Quake spurs youth cyber relief work

The Bangkok Post

The recent 7.3-magnitude aftershock which followed the earlier 7.8-magnitude earthquake that devastated Nepal has again drawn global attention. The death toll has already surpassed 8,100. Still, it is hard to imagine the scale of devastation had the earthquakes occurred 15 years ago. Several thousand more people would have died, and much of the world would still be unaware of the catastrophe.

But, cellular technology towers withstood the quake while the buildings around them crumbled. Before the mainstream media reports came out, news from individual sources had quickly penetrated social media sites like Facebook and Twitter. Despite limited technological capacity, what is outstanding is how constructively it has been used during the present disaster, despite only a quarter of the population having access to the internet and 90% of them using only a 2G connection.

The media organisations which rushed to Kathmandu and its vicinity in the aftermath of the disaster are sharing the stories that they should be covering — the grim reality on the ground. However, the international media is also portraying Nepal as if everything has ended. This is doom mongering, as the quake has in fact triggered many positive instances of social behaviour.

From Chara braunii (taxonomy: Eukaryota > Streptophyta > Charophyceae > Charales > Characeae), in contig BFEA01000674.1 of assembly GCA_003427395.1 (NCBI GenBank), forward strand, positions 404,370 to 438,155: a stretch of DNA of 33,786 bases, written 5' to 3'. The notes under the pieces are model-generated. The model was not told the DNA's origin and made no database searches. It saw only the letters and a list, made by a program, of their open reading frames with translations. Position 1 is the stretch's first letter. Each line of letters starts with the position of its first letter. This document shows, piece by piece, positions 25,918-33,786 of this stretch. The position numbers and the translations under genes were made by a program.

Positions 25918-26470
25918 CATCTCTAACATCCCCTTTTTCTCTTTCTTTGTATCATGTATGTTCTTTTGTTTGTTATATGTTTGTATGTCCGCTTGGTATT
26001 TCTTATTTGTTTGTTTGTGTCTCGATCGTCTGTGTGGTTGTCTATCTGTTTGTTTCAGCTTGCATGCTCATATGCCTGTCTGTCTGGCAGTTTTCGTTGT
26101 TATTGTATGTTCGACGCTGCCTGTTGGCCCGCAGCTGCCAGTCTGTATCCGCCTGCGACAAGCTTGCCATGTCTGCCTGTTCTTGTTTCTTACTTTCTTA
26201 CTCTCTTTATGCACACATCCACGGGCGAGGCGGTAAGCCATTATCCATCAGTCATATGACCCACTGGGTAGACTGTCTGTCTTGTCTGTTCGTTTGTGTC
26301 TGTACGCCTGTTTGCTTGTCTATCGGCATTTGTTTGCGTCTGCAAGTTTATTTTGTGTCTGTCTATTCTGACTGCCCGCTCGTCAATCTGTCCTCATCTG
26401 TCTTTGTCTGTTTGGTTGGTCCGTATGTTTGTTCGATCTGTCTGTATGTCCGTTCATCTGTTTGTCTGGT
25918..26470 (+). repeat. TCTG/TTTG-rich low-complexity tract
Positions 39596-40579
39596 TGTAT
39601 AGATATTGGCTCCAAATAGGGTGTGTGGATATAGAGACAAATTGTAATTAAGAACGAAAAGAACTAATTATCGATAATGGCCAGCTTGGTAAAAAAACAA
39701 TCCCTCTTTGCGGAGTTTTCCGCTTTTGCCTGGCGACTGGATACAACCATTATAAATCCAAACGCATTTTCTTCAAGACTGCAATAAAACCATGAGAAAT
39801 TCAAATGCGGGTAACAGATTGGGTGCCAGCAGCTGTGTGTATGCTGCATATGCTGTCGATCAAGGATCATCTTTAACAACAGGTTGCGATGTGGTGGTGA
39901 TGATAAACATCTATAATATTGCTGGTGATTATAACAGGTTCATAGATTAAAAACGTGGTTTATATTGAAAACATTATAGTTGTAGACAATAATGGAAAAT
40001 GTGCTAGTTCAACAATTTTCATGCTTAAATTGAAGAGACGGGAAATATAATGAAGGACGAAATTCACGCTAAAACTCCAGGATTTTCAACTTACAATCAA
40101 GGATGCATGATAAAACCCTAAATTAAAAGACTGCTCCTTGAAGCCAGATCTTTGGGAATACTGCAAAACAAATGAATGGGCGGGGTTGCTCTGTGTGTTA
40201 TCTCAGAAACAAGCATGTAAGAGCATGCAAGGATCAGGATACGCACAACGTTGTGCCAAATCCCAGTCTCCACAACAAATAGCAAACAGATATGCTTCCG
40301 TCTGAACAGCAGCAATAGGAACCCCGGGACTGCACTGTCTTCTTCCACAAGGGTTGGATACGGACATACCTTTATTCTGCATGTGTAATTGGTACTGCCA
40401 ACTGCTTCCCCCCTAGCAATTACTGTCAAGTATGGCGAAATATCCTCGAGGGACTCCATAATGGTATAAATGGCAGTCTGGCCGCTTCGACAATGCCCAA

Social media has been greatly instrumental in the relief operations taking place in the country. In particular, Nepalese youth are showing an unprecedented level of commitment. The international media to some extent has failed to share these stories of initiatives led by the younger generation.

In fact, this strata of the population was one of the first to take part in rescue efforts. Nepalese youth are making optimum use of internet technology to aid the relief work. Their Facebook walls demonstrate the amazing work that they are doing despite limited resources and skills.